Books offering support and encouragement...
The Adoption Reader
the Fear and Do It Anyway
A dynamic book with practical solutions for turning passivity into empowerment. Afraid to speak up to authority? We all feel that way ...at first! Learn how to overcome all those bad feelings about yourself and direct your anger and frustration at the proper target (which is not you!) It's really only by standing up for your rights that you can ever begin to heal the wounds. So do it already!
"I was safe at last, on an island of truth that floated
far above the sludge of adoption bureaucracy."
Ann Hughes was a young unmarried woman in 1966. She was also pregnant with a child,
conceived during a summer weekend in Paris. In 1966, a young unmarried woman surrendered
her baby for adoption. There was no choice.
"When you're grown, I'll come back and find you. First I'll need to somehow find
myself, but we will meet again." This double pledge to her infant daughter sets the
dual theme for Ann's story. She first must find herself somewhere at the center of a
welter of low self-esteem, guilt, buried emotions, insecurity and loss. Only then will she
be ready to reunite with her child.
Using a combination of spiritual processes ranging from massage therapy to Gnostic
Christian philosophy, to astrology, Ann launches herself on a journey towards personal
healing. Her spirituality sustains her through the exhilaration and the crushing
disappointment of not one, but two contacts with adoptees who prove to be not the daughter
she seeks. Nonetheless, she continues to believe that there are lessons to be learned from
these experienceslessons of patience and empathy for the feelings and needs of others.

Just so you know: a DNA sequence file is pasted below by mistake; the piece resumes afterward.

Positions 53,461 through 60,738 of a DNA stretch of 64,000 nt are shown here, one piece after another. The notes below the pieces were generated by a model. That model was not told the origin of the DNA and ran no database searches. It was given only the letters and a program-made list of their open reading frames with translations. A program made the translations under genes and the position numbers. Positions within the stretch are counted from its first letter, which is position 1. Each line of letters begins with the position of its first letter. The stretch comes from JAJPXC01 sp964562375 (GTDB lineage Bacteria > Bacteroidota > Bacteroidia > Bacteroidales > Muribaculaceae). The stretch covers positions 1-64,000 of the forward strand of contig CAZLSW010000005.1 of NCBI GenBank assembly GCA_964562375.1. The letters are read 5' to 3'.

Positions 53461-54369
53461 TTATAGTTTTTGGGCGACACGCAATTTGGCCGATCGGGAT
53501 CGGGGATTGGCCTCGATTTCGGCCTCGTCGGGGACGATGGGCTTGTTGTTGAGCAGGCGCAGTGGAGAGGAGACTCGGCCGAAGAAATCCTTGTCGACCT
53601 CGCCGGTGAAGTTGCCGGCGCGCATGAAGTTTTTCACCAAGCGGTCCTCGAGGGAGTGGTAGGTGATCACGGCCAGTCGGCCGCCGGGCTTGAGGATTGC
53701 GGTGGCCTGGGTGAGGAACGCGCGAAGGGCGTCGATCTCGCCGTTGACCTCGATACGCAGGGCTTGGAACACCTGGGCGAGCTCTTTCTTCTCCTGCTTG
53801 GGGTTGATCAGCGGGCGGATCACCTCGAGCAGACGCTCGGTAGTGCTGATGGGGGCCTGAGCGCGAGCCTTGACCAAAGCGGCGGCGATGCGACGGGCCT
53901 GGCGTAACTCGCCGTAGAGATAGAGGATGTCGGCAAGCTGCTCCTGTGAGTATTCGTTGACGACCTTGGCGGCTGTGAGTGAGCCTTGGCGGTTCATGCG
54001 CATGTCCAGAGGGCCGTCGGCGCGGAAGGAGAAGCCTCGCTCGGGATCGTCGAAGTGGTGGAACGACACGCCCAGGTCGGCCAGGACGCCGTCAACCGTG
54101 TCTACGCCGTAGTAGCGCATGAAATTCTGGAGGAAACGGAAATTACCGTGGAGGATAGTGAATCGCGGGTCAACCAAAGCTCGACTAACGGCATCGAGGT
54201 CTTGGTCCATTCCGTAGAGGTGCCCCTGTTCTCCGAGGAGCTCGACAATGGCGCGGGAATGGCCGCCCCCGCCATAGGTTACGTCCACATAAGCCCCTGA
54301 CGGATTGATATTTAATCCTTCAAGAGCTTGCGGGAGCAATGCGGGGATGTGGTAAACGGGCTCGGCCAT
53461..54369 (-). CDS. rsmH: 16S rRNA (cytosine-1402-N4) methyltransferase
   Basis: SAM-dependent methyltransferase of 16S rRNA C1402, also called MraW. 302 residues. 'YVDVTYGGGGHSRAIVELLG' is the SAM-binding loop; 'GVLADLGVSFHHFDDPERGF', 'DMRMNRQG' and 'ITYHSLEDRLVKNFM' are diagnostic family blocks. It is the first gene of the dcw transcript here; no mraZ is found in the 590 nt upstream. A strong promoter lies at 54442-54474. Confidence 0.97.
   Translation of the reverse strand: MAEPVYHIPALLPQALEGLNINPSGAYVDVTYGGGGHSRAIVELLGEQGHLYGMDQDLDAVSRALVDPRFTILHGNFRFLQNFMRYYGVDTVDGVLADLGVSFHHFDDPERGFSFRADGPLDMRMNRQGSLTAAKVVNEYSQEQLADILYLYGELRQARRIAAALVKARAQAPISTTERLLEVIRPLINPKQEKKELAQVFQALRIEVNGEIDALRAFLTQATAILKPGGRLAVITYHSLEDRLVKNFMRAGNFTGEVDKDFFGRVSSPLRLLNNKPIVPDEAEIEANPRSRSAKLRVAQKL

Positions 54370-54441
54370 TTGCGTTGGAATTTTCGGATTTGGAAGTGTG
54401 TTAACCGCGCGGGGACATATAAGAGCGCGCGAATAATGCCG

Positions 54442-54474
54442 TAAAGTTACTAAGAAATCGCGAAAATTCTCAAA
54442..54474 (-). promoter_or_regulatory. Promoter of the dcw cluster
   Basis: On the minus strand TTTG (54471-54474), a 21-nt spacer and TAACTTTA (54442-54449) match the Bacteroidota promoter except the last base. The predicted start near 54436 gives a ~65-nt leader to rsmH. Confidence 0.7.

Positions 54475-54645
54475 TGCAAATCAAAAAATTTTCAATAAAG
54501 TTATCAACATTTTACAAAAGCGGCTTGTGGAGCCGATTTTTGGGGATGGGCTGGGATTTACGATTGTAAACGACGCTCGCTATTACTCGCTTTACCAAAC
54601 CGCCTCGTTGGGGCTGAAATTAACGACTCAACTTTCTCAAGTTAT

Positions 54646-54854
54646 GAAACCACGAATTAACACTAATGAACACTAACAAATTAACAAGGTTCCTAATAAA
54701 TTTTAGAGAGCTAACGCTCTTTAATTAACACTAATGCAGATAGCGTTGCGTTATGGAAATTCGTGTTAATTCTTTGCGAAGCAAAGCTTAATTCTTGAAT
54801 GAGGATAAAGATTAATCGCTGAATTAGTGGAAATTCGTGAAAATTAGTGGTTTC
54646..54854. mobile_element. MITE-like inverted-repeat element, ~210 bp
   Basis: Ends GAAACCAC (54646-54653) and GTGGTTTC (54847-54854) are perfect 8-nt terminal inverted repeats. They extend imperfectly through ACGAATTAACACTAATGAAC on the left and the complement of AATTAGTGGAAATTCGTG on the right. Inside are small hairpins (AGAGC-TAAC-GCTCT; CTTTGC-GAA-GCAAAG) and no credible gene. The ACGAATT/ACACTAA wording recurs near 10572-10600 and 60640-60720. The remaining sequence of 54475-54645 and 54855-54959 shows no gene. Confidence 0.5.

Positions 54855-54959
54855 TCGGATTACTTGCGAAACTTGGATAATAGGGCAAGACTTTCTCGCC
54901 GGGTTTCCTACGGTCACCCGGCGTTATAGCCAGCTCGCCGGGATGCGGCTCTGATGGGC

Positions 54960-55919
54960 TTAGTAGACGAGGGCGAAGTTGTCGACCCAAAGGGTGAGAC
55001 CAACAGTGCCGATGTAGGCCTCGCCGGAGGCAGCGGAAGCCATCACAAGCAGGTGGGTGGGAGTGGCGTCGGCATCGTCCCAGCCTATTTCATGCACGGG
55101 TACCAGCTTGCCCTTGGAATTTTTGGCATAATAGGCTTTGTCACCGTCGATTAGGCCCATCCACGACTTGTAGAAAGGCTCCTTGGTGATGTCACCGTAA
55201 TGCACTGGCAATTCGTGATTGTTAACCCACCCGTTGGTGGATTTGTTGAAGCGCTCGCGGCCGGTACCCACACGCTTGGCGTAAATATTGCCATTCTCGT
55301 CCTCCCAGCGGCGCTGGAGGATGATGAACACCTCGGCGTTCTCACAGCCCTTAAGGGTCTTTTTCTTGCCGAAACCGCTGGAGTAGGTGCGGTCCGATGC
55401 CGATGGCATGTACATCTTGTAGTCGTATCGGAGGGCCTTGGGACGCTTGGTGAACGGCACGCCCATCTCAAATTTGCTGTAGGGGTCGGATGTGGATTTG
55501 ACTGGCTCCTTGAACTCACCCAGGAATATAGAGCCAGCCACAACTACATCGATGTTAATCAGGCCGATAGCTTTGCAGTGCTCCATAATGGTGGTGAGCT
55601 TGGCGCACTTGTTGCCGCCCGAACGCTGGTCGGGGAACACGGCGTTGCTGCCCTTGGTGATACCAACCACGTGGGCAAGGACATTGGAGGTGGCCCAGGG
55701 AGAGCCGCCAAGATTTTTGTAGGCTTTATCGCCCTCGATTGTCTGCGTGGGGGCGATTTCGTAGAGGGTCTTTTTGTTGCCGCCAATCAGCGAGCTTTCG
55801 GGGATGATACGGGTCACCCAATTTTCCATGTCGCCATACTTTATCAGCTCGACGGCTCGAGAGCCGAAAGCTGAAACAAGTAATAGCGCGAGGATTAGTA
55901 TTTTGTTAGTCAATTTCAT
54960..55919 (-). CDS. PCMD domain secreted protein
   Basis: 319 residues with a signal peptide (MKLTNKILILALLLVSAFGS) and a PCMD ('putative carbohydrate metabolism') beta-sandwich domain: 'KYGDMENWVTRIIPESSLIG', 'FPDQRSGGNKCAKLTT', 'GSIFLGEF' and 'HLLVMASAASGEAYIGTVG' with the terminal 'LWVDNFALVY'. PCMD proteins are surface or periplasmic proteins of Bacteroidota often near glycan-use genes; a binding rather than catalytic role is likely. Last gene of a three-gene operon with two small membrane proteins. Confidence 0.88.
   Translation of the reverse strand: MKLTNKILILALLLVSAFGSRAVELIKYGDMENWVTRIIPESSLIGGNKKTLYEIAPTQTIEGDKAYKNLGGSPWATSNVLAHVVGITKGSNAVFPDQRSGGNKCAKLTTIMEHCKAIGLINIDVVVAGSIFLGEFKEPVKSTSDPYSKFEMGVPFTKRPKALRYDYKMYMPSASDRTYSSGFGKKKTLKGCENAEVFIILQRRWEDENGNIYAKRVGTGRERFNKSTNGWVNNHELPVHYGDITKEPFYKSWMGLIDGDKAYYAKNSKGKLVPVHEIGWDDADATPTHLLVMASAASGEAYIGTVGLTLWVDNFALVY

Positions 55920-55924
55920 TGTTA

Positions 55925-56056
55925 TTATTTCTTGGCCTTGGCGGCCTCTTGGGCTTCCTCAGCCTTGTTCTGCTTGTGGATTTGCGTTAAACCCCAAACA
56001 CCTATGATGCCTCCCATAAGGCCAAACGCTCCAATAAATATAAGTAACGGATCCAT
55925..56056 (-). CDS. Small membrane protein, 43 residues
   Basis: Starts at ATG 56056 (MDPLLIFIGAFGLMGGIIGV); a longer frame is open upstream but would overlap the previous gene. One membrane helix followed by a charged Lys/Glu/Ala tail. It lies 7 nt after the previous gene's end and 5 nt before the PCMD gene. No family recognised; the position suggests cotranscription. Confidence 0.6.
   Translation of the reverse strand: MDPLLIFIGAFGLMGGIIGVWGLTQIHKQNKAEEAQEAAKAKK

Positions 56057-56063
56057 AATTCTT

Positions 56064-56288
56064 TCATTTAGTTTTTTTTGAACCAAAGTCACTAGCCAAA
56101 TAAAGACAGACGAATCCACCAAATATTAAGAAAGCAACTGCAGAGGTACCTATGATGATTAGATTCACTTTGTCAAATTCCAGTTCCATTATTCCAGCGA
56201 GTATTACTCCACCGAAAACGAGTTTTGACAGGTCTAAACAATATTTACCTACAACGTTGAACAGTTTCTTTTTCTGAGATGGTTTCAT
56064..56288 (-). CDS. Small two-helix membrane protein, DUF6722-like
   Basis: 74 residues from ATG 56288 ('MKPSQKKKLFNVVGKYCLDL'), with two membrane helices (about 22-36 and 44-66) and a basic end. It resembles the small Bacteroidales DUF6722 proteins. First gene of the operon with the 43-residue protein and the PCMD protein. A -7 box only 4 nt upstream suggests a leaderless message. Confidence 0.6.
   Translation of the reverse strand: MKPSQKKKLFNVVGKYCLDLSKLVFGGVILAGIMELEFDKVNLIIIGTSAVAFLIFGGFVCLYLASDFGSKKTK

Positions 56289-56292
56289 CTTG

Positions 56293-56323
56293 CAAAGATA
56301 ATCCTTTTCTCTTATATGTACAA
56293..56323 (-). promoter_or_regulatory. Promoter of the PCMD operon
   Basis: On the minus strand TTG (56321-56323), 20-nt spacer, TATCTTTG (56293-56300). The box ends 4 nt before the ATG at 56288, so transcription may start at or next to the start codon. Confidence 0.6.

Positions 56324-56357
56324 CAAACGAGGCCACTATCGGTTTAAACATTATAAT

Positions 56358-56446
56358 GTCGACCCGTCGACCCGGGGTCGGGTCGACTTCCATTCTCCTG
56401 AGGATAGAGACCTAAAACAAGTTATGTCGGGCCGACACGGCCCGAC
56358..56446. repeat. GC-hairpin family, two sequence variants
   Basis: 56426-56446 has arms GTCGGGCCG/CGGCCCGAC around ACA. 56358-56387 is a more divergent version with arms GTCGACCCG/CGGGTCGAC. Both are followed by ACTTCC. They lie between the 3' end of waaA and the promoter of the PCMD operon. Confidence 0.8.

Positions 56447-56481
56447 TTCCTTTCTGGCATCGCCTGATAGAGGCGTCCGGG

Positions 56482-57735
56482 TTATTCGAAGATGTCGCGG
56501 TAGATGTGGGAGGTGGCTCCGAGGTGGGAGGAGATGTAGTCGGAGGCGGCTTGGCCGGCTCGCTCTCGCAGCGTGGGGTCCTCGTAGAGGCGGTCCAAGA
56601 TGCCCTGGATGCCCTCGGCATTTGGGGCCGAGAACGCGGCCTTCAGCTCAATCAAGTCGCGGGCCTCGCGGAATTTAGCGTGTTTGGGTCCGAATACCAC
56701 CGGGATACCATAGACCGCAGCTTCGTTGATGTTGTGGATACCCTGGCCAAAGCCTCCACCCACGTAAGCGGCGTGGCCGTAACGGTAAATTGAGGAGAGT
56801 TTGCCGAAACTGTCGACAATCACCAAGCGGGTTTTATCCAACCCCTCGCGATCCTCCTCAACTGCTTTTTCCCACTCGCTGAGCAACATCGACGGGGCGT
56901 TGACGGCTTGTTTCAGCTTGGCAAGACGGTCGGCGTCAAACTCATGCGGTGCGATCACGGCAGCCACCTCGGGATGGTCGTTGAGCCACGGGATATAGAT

Eventually, at the urging of friends, Ann somewhat reluctantly attempts more familiar
search strategies to find her daughter. It is these which provide her with the first
genuine lead in all her years of stumbling about. Ultimately a reunion does take place,
and she finds a kind and sympathetic young woman who understands the decision to surrender
and is willing to open a door and permit Ann to become a part of her life.
Delaware readers will recognize some local references in this book. The author now
lives in Baltimore, and she participated in the first annual CERA March as it moved
through Chester and Wilmington. But her references to what is obviously an upper middle
class life style assume advantages which most searchers do not have. Ann's involvement
with the human potential movement, the ease with which she is able to take time from her
work to see her astrologer or to just go home and "chill," the fact that she is
able to hop a flight to Boston without a second thought about the expenseall these
details may make her story seem remote for many. At other times, the very detailed
interpretations of Ann's astrological chart or her careful analysis of specific classical
music pieces and the emotions these pieces touch in her psyche might, to a reader
unfamiliar with the topics, seem tedious. It is possible, however, to skip over these
sections without losing the flow of the story, and for those who are more familiar with
the specific topics, the passages undoubtedly serve to make the narrative more meaningful.
Birthmothers of all backgrounds will, I believe, recognize the stress, the alienation from self, that characterize this woman's life. Ann was not readyspiritually, psychologically, emotionally to reunite with her daughter until twenty-four years had passed, although she may have felt ready at some level before that time. Given her accomplishments during that time of separation and healing, one can only wonder what she might have accomplished had the wounds of separation and loss not been inflicted in the first place.
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